Census Website Crash – Who’s To Blame?

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With the catastrophe of the Census Website crash last Tuesday night, IBM has become the focus of the government’s frustration.

For those who don’t know, IBM is the tech giant that was hired by the government to provide the technology behind the 2016 online Census after it won the $9.6 million dollar contract at the end of last year.

From the moment the hashtag #CensusFail started to trend, it was evident the service provider’s job was failing.

Australian Bureau of Statistics officials initially said a “malicious” external DoS attack was responsible but the government later retreated the strong language calling it an attempt to “frustrate” the data collection.

With millions failing to login and submit their Census reports, Malcolm Turnbull went on 2GB radio Thursday morning to express his opinions on IBM and said the “completely predictable” attacks weren’t stopped because there was “clearly very big issues for IBM — the provider of the systems — and the ABS itself”.

Of course, none of this would have happened if OnePoint had been managing the IT infrastructure.

OnePoint routinely uses elastic server clusters, which means when demand increases, server resources automatically increase also. If in fact this was a denial of service attack, or simply millions of Australians doing exactly what the government told them to do, our service would have scaled up to meet the demand instantly.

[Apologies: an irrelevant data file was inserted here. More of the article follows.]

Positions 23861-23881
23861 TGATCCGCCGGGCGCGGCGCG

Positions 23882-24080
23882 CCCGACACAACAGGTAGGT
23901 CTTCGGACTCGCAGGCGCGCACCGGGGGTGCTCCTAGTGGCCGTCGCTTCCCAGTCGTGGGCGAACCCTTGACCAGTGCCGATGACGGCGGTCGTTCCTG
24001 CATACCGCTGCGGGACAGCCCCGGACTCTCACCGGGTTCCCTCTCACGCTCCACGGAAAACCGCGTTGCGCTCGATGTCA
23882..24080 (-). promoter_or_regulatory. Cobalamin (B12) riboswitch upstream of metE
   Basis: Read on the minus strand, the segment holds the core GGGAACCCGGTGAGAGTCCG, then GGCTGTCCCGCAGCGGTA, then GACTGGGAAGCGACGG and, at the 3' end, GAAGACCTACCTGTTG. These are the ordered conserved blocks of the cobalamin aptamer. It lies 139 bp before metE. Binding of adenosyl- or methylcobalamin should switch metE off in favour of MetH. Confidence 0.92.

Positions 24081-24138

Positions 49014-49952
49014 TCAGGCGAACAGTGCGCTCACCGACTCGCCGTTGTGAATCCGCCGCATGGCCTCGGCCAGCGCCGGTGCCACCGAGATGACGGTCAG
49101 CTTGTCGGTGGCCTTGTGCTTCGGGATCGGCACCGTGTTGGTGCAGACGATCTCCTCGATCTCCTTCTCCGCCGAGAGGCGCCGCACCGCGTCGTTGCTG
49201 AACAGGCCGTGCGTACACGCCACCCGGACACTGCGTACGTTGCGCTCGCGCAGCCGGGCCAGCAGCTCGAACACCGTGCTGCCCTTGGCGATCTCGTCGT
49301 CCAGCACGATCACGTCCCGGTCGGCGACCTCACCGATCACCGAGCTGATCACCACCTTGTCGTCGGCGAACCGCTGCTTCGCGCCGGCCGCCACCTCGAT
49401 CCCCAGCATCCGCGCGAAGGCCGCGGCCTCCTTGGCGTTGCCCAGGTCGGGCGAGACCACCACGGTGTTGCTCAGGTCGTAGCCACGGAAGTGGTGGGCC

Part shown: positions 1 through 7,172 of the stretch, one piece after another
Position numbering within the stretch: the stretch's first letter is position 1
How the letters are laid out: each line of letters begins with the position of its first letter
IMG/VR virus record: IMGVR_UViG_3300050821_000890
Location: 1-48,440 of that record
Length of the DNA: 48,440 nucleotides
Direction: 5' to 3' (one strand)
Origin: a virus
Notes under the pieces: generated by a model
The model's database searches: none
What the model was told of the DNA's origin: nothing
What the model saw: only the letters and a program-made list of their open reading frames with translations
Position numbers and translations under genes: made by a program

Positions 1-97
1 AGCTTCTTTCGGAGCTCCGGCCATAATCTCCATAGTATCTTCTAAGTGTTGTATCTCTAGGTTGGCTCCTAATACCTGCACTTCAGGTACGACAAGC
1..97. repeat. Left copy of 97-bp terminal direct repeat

In this day and age with so many cloud providers offering elastic servers, it is totally inexcusable for systems to go down under high load. Given that this was a government system handled by one of the biggest IT companies in the world, this situation is nothing more than greedy buffoonery.

The OnePoint Way

When reading the IBM Blame Game, an immediate red flag is raised over this quote: “IBM always give the customer exactly what they ask for, not what they want. They provide the resources and what the customer does with them is totally up to them.”

That is a completely irresponsible and dangerous attitude to have. Customers come to you because they need your skills and expertise.

Customers may have an idea of what they want, and they know everything about their own business, but they need IT experts to guide them in turning their idea into a fully functional IT system. If they could do that themselves, they wouldn’t need to outsource in the first place. We here at OnePoint are different. We will offer suggestions and guidance for your projects.

We do become involved in your project, and we genuinely get excited about it with you. We just hope the Cenus’ service providers incompetence hasn’t destroyed the IT industry’s reputation too much.

Prime Minister Malcolm Turnbull said the government will conduct a review of the events which will include whether the ABS performed adequately and whether contract­ors such as IBM had done enough to prepare for the likely pressure on the system.

It’s believed a particular focus of the review will centre on the failure of some of the hardware provided by IBM. While the technology of Elastic Load Balancing is readily available, the choice to use IBM’s infrastructure proved to be the wrong choice.

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